The 1 Movie Adaptation That Stephen King Calls ‘Really, Really Scary’

Stephen King is known for his chilling novels, many of which have been adapted into feature films. When fellow artist, Eli Roth, asked the writer about which film stands out, King called one adaptation of his work “scary” and “unrelenting.”

Stephen King
Stephen King | Ulf Andersen/Getty Images)

Stephen King discussed horror films on ‘Eli Roth’s History of Horror’

King appeared on season 2 episode 1 of the AMC program Eli Roth’s History of Horror. In the installment titled “Houses of Hell,” Roth, King, and a slew of fellow film enthusiasts broke down the sub-genre of scary movies that unfold within the confines of houses.

During his one-on-one with King, Roth asked the wordsmith which movie adaptation of his work best captured his vision. King responded, “If I had to say what’s the one movie that’s really, really scary and just, is unrelenting, I would say, probably, Rob Reiner’s Misery.

King went on to explain, “One of the things that made that film work and made Rob Reiner the perfect person to do it, is because humor and horror are really two sides of the same coin. You know, I always say, ‘It stops being funny when it starts being you,’ you know?” So that a lot of times in a horror movie something really terrible will happen and the audience will go ‘Ahhh’ and then they’ll laugh, you know, because they’re trying to play it off a little bit. And Misery has a lot of funny things in it.”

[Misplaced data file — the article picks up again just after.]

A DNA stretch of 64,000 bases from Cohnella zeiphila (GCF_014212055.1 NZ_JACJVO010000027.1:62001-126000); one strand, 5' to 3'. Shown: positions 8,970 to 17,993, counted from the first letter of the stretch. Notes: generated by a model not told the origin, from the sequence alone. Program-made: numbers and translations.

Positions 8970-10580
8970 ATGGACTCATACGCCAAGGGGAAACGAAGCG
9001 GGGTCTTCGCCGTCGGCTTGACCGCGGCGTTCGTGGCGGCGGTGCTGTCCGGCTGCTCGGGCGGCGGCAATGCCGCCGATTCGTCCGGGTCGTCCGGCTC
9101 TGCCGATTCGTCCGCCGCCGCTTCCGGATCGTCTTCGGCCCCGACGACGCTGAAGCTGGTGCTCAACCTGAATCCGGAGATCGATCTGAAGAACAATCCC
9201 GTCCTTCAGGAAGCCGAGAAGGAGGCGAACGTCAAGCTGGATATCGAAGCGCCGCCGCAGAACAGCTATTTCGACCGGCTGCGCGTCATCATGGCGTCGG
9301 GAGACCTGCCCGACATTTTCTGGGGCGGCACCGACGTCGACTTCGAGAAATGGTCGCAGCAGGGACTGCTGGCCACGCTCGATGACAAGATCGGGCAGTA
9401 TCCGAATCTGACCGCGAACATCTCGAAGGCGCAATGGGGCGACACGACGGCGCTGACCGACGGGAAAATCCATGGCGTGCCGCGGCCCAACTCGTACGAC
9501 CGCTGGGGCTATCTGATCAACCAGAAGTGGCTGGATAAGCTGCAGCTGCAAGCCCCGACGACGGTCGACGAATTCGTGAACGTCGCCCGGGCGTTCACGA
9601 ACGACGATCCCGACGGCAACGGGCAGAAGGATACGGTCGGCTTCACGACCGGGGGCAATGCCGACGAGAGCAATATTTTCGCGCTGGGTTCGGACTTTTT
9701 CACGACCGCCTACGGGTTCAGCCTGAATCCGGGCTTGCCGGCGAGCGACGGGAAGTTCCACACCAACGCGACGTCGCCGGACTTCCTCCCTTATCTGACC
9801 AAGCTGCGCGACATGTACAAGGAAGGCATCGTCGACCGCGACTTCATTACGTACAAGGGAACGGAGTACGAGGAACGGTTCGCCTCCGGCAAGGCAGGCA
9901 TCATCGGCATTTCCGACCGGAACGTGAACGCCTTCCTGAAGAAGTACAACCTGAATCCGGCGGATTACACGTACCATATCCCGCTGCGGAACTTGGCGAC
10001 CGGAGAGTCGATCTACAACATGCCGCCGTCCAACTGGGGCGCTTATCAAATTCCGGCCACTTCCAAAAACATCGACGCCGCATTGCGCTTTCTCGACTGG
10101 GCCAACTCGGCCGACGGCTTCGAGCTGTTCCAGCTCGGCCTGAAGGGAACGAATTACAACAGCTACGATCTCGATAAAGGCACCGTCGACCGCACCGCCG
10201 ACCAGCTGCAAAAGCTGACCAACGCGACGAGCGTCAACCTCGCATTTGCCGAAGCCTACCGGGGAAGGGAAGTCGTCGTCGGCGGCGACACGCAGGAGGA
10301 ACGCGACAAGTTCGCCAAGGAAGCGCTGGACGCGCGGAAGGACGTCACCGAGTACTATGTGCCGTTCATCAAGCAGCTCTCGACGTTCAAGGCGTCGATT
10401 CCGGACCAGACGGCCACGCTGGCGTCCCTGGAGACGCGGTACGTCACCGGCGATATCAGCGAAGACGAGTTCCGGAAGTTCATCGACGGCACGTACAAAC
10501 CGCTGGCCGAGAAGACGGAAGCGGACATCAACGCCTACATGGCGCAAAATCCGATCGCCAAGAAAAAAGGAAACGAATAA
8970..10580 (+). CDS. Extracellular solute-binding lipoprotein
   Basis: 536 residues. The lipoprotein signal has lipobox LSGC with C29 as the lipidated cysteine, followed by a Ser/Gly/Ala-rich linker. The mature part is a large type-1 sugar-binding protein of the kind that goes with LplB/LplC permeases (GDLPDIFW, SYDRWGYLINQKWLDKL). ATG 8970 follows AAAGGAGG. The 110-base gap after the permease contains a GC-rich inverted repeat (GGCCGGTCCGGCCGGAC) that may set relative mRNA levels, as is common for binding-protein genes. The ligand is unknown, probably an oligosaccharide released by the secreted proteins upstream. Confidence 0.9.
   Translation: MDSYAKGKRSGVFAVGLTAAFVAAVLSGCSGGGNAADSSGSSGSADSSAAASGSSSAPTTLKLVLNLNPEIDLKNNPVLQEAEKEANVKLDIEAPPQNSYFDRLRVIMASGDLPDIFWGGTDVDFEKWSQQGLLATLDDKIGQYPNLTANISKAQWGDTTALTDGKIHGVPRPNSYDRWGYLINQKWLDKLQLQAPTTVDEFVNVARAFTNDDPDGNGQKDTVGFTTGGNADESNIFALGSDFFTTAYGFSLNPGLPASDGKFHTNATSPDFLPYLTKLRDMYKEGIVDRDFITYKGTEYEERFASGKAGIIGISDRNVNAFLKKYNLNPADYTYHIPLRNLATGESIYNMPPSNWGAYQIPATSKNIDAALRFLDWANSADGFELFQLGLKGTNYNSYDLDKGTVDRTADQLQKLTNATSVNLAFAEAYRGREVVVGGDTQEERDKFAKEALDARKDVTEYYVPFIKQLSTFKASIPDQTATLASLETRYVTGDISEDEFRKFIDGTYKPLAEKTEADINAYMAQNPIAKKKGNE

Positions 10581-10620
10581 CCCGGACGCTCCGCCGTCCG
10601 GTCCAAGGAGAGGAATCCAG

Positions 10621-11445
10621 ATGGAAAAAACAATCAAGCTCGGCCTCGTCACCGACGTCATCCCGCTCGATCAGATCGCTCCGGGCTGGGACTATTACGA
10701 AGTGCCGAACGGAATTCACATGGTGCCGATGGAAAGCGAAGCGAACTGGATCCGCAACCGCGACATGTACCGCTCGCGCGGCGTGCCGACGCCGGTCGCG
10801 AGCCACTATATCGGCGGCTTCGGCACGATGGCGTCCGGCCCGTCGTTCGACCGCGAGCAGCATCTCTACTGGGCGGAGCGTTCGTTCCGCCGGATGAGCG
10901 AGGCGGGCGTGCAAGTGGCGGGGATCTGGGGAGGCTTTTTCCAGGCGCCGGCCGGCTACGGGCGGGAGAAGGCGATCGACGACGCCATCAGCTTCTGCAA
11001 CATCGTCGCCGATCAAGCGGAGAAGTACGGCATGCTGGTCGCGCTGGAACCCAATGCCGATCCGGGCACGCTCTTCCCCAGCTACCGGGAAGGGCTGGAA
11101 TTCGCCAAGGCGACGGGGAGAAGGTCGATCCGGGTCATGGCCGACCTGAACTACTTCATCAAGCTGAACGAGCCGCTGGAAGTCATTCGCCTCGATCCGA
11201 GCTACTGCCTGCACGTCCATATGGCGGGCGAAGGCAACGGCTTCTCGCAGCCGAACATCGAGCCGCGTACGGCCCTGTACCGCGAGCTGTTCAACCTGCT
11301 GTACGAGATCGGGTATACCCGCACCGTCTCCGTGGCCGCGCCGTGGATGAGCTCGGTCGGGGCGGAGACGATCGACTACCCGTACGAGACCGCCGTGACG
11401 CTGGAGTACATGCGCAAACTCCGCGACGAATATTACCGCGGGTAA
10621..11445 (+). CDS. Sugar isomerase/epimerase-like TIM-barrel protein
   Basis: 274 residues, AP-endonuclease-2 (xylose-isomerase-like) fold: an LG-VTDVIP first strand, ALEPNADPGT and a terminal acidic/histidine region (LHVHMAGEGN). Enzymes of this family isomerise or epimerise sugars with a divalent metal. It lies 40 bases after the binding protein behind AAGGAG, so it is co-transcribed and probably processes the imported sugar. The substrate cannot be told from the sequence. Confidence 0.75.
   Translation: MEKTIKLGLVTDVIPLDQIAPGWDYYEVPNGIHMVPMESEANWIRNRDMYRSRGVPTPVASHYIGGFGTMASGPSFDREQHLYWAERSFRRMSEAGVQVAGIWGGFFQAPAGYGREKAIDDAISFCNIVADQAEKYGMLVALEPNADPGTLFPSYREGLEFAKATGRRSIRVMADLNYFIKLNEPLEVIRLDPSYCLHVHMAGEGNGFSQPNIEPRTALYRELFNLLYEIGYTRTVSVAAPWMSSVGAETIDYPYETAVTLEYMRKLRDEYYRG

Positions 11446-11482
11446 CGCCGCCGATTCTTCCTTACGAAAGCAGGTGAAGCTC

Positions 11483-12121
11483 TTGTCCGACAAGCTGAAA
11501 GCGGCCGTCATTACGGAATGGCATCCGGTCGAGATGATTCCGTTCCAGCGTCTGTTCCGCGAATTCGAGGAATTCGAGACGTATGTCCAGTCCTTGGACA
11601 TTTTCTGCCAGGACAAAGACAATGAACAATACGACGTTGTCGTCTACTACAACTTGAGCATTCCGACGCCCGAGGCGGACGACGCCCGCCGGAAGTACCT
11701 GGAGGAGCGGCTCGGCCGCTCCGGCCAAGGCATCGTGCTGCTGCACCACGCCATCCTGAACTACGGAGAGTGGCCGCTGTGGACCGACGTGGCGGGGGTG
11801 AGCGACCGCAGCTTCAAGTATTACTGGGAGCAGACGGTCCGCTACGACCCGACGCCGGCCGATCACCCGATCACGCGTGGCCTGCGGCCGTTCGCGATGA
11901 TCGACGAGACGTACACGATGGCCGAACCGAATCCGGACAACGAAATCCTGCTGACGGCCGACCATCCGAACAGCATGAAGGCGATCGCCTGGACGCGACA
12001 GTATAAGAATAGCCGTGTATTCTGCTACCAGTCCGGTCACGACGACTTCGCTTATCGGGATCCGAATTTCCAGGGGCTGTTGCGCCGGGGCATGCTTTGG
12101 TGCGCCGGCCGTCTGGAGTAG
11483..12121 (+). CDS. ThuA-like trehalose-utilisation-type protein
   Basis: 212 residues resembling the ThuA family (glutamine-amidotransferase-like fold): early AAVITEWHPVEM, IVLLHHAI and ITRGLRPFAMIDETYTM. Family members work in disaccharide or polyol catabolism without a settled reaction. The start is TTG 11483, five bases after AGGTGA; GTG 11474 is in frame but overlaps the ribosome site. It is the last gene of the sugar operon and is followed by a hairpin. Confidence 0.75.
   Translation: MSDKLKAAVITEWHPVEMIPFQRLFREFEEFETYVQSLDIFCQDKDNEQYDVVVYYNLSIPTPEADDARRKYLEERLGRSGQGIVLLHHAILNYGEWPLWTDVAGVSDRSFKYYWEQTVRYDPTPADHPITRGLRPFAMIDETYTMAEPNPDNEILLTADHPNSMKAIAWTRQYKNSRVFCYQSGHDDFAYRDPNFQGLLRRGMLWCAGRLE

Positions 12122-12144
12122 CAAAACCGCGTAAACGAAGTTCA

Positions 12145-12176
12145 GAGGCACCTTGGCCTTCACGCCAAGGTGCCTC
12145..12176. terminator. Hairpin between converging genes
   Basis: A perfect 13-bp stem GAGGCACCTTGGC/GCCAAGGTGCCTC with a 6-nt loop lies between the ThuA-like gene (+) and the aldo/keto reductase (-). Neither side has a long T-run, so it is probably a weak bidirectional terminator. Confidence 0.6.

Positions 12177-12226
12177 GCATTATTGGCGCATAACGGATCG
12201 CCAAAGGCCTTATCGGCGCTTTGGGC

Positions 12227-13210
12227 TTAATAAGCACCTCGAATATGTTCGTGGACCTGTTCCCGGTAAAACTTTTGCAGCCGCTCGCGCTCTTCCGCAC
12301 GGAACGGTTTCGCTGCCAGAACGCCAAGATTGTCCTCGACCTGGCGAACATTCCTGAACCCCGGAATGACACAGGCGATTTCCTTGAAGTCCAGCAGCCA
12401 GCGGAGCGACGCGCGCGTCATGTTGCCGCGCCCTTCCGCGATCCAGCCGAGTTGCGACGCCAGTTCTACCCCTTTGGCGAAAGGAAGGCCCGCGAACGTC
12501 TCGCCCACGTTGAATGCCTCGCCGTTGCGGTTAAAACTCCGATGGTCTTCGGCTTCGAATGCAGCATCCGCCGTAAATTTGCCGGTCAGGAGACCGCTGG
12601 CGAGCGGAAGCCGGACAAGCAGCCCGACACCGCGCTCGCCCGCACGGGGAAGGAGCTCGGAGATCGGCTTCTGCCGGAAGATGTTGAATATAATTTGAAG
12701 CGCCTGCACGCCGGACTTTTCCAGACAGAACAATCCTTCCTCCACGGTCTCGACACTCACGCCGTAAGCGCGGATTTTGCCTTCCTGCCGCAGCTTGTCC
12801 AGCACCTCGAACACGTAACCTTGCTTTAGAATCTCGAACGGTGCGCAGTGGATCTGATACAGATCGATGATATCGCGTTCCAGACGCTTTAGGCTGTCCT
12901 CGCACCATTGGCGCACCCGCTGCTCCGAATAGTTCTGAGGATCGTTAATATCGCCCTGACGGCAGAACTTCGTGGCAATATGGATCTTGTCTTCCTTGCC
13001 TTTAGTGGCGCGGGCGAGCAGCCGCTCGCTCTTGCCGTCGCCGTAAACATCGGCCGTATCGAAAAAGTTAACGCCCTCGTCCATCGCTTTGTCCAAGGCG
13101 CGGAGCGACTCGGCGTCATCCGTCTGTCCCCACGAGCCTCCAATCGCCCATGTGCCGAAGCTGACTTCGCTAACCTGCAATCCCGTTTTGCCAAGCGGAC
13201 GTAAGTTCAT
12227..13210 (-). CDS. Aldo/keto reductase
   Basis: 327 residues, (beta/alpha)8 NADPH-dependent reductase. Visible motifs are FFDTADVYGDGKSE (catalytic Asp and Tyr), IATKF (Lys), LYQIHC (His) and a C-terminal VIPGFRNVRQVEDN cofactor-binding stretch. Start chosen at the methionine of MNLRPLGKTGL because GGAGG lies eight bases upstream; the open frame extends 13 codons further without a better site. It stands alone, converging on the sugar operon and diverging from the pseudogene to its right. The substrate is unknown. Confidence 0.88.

Misery takes place almost entirely inside a remote home

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In Misery, writer Paul Sheldon has an automobile accident. Seemingly pleasant good Samaritan Annie Wilkes rescues him, brings him to her home, and tends to his wounds.

As it turns out, Annie is a literary fan who is obsessed with a character in Paul’s books. She becomes angry upon realizing that he killed her in his latest manuscript. Annie aims to coerce Paul into rewriting the narrative, and in a disturbing turn of events, she isolates, intimidates, and abuses the helpless author.

On Eli Roth’s History of Horror, Mick Garris, creator of Nightmare Cinema, remarked, “Anybody who works in the arts has experienced people that consider themselves your number one fan. And it just feels so real. And Rob Reiner really got it right. He really understood it.”

Garris also explained, “Kathy Bates is somebody you’d never seen in a movie before. She’d only been on Broadway before. And you buy her as Annie Wilks completely. And James Caan had never done a horror film before, and even though it wasn’t supernatural, this was very much a horror movie.”

AMC television personality and Walking Dead expert Chris Hardwick weighed in on the disturbing film, saying, “When someone is captive in a house in a movie, that’s part of the psychological torture. It’s that someone might be able to see freedom or people walking by on the outside but just be trapped on the inside. In Misery, there were so many other claustrophobic elements. There’s a blizzard, and she lives out in the middle of nowhere.”

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